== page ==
Taizé adapts to pandemic, takes activist stance on clerical abuse

Taizé, an ecumenical monastic community in France with a worldwide following of young Christians, has changed in recent years, addressing issues surrounding immigration in Europe, the pandemic, and clerical sex abuse, reports Stephanie Saldana in the Jesuit magazine America (February). Taizé was started during World War II by Protestants seeking the monastic life and church unity and reconciliation, and gradually attracted hundreds of thousands of young people who would flock to the French monastery for prayer and worship services. The community’s songs, chants and prayers were adapted by churches around the world. Saldana writes that in recent years Taizé has also reached out to migrants in Europe, sheltered Muslim, Yazidi, and Christian refugees escaping war, engaged in dialogue with Muslims, and led workshops on the climate crisis. The pandemic has also affected much of the Taizé community’s activities.

During the lockdown in France, the Taizé brothers separated into pods, living and praying in small groups, and broadcast their prayers online to Christians isolated around the world. During a second lockdown, the brothers invited students studying online at home to come stay at the community to ward off isolation. Taizé has also become active on the clerical sexual abuse crisis, not least because of the community’s own experience with alleged abusers among its brothers. The community had learned of five cases of alleged sexual assault by brothers occurring between 1950 and 1980; two of the brothers involved had died and one had left the group before the accusations came to light, while the other two were reported to authorities and left the community. The community took a strong position on transparency and ministry to survivors, not only those victimized by the brothers but by other clerics in churches around the world, especially during revelations of abuse in the Catholic Church in France. The brothers have continued to speak out to youth, leading them in prayer and discussion of abuse and topics such as clericalism and celibacy, as well as to each other and to the press. One brother said that the decision to speak openly on these issues had salvaged the trust of young people.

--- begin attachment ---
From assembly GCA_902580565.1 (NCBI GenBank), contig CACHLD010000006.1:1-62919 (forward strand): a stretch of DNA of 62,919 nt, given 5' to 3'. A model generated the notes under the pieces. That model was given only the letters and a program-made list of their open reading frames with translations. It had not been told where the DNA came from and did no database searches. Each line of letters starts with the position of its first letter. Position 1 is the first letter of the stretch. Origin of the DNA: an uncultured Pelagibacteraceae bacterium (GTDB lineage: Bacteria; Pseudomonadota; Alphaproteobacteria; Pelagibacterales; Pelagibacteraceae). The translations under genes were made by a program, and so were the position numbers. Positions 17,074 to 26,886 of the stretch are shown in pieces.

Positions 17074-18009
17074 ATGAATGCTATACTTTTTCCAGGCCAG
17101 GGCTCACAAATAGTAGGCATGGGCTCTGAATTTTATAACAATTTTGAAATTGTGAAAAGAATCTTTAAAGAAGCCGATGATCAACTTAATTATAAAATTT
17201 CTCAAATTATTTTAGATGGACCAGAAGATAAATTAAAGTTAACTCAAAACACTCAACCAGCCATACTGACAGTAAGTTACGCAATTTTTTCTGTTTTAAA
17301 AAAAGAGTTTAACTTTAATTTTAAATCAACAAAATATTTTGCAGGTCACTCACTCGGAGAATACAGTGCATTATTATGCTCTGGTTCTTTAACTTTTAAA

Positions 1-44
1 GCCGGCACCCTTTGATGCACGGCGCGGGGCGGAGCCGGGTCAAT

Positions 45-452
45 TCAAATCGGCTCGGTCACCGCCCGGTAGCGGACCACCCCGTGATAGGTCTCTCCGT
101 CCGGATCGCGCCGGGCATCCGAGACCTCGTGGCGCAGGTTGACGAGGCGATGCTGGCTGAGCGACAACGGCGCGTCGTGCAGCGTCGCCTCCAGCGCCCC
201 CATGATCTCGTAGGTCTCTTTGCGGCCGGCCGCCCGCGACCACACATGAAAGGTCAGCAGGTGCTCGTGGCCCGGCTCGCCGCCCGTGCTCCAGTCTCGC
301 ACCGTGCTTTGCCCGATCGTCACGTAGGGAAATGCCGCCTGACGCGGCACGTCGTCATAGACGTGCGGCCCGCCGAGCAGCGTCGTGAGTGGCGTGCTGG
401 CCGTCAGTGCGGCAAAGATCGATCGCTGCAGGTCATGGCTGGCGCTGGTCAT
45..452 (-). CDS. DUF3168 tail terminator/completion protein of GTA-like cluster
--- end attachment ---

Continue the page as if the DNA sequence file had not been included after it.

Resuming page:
Church of Reconciliation – Brothers Community of Taizé (Emmanuel Cattier | Flickr).

(America, https://www.americamagazine.org/)